W3C’s Editor/Browser, Amaya 11.2, is a Free Cross-Platform Editor

Amaya is an open source authoring tool created by W3C. Work on Amaya started at W3C in 1996 to showcase Web technologies in a fully-featured Web client. Amaya started out as an HTML and CSS style sheets editor. Since that time it has expanded to support XML and XML applications such as the XHTML, MathML, and SVG. It allows all those vocabularies to be edited simultaneously in compound documents.

The Amaya software is written in C and is available for Linux, Windows, and MacOS X PowerPC and Intel.

The Current Release

The Amaya 11.2 release was made available 3 July 2009. It supports HTML 4.01, XHTML 1.0, XHTML Basic, XHTML 1.1, HTTP 1.1, MathML 2.0, many CSS 2 features, and SVG.

Amaya includes an SVG editor (for a subset of the language). You can display and partially edit XML documents. It’s an internationalized application. It provides an advanced user interface with contextual menus, a customizable set of menus and tools, and predefined themes.

By default Amaya works with an English dialogue. Other languages are supported:

* French, German, Spanish, Italian, Hungarian, Georgian, Norwegian, Portuguese, Russian, Japanese, Chinese, Finnish, Dutch, Slovak, Ukrainian.
* The in-line documentation is available in French and English. The Dutch version is in progress.

For more information, see the Amaya Overview at https://www.w3.org/Amaya/Amaya.html

Amaya binary release packages are available for PC Linux (Debian, Ubuntu, Redhat – Mandrake – Suse), Windows (NT, 2000, XP, Vista) and Mac OS X (Power PC and Intel). Download from https://www.w3.org/Amaya/User/BinDist.html

The Drawback

On Windows and Mac OS X, Amaya can run very very slowly depending on your video card driver. AmayaWX and the Windows version use OpenGL for page rendering to give better support to SVG and animations. Be sure you have the latest version of the video card driver installed. The Windows version includes a patch that fixes the problem (in file wxWidgets/src/msw/glcanvas.cpp).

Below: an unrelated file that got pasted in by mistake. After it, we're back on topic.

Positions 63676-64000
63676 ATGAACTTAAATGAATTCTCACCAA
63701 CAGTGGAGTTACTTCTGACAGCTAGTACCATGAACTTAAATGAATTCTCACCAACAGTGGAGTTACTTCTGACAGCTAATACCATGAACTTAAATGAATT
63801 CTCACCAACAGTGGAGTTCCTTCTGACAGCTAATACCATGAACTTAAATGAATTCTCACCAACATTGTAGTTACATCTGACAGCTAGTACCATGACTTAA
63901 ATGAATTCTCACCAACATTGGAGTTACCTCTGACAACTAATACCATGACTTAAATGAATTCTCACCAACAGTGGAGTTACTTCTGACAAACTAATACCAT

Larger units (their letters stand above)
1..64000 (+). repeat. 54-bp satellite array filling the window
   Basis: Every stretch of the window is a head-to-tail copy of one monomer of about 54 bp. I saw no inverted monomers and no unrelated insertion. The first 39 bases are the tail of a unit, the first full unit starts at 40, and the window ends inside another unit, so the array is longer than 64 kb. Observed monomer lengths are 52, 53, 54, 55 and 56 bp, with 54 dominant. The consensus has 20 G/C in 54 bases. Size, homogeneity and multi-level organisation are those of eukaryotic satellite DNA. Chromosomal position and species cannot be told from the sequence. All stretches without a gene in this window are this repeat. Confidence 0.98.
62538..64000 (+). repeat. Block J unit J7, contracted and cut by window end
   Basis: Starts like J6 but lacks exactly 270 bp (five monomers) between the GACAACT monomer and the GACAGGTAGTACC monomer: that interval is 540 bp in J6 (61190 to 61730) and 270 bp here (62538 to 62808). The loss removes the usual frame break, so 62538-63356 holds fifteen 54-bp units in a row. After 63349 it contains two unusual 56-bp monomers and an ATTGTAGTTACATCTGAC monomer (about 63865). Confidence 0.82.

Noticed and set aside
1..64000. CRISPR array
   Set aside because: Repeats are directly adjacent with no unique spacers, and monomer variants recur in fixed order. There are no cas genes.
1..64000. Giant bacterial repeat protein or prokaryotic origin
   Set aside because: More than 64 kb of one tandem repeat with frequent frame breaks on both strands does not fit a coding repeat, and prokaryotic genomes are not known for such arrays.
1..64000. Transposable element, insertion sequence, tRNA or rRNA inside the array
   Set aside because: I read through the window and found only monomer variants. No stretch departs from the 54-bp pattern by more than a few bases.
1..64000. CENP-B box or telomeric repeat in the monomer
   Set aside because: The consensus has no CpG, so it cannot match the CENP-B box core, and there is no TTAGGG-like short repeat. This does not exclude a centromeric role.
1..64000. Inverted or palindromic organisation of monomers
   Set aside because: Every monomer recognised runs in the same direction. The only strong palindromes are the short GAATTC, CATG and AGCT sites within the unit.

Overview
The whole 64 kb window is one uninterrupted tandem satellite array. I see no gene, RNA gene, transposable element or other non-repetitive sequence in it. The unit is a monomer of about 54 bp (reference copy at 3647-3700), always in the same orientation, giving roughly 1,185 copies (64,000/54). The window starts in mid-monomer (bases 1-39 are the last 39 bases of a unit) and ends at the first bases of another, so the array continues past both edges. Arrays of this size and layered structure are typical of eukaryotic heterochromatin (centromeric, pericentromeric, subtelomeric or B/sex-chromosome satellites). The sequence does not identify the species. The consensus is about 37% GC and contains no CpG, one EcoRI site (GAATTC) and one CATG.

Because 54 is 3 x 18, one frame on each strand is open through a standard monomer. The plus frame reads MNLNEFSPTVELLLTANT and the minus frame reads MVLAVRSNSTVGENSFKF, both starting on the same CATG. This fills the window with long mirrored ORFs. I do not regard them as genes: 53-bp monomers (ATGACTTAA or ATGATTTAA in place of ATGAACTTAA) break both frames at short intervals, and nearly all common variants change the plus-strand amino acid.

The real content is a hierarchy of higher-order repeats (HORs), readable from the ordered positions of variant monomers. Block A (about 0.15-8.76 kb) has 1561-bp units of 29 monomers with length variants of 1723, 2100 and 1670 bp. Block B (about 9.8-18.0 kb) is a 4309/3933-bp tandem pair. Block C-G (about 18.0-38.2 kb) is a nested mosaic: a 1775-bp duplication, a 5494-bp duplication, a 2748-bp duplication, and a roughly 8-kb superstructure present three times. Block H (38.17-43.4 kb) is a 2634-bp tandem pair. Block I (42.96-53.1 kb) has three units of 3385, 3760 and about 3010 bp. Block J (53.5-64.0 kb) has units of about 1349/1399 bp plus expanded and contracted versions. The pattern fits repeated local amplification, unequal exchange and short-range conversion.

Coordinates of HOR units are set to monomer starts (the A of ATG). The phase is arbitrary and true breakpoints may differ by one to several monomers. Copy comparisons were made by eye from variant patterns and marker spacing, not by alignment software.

On Unix platforms, Amaya comes with the Mesa library to implement OpenGL primitives. Mesa is a software OpenGL implemetation so Amaya isn’t dependent on video card drivers on Unix.


The FAQ https://www.w3.org/Amaya/User/FAQ.html answers questions about what Amaya is and how to use it.

Webinar: DITA for Conditional Text

(Speaker: Tom Magliery, XML Technology Specialist, JustSystems; Location: Anywhere with a phone line and a Web connection). Time: 11:30 a.m. to 1 p.m. Register and pay on the Cvent page. Download a PDF of the event description and registration information.

Do you feel you’ve taken conditional text to the max – and maybe beyond – in your current documentation suite? DITA, the gold standard for supporting content reuse, includes highly scalable and flexible ways to conditionalize content so that you can deliver more customized content from a small and efficient set of source files. In this webinar, you’ll learn
* How DITA conditions can work seamlessly in multiple output formats
* How DITA can handle multiple conditions, such as multiple platforms AND audiences
* A step-by-step process for creating conditional content and creating filtered deliverables
* How working with an XML standard can be more intuitive than working with conditional text in proprietary file formats.

This session is appropriate for writers who understand basic XML concepts and are thinking of moving to DITA. Practical examples will be used throughout.

For more information about DITA, see http://dita.xml.org/